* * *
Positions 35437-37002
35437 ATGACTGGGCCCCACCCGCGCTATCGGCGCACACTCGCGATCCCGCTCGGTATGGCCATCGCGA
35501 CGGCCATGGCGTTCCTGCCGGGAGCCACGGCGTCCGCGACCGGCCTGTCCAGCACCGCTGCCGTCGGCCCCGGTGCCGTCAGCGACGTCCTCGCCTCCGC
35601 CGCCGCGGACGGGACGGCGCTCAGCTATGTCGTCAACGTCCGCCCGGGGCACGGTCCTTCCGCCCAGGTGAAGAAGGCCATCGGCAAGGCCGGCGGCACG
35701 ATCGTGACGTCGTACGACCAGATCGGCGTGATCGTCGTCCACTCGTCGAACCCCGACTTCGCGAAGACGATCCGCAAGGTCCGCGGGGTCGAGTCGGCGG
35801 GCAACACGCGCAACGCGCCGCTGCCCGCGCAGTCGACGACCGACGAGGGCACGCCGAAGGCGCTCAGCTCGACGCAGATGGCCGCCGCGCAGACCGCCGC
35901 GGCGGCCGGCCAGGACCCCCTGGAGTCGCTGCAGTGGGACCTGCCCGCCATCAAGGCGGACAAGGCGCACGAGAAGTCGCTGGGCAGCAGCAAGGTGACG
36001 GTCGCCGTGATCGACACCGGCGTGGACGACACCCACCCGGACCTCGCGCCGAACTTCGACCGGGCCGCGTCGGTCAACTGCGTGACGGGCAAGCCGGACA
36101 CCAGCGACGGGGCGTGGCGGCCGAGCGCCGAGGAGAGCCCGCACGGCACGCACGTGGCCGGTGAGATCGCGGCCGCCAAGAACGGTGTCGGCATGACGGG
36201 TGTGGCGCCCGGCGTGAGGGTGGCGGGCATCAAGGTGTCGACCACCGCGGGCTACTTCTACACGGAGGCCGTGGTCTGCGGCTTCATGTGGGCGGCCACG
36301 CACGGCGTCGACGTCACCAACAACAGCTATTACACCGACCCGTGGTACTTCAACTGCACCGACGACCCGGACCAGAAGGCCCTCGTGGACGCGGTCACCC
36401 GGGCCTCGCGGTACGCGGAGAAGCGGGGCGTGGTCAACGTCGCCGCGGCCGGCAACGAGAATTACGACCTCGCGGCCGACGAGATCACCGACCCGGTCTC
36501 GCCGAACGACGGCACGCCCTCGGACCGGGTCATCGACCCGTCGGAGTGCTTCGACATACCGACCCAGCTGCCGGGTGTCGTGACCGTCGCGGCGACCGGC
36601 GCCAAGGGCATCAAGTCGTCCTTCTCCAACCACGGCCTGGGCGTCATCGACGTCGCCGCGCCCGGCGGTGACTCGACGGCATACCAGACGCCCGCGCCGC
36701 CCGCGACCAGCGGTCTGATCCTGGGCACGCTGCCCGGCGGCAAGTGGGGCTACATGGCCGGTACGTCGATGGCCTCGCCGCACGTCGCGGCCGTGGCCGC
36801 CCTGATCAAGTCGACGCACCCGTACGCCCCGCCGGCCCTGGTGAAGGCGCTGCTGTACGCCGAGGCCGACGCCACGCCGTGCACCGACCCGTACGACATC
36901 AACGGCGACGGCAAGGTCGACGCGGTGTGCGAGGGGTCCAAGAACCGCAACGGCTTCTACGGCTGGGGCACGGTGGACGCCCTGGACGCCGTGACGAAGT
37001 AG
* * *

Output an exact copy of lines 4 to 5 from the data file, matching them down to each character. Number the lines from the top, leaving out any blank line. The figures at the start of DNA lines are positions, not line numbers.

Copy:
35601 CGCCGCGGACGGGACGGCGCTCAGCTATGTCGTCAACGTCCGCCCGGGGCACGGTCCTTCCGCCCAGGTGAAGAAGGCCATCGGCAAGGCCGGCGGCACG
35701 ATCGTGACGTCGTACGACCAGATCGGCGTGATCGTCGTCCACTCGTCGAACCCCGACTTCGCGAAGACGATCCGCAAGGTCCGCGGGGTCGAGTCGGCGG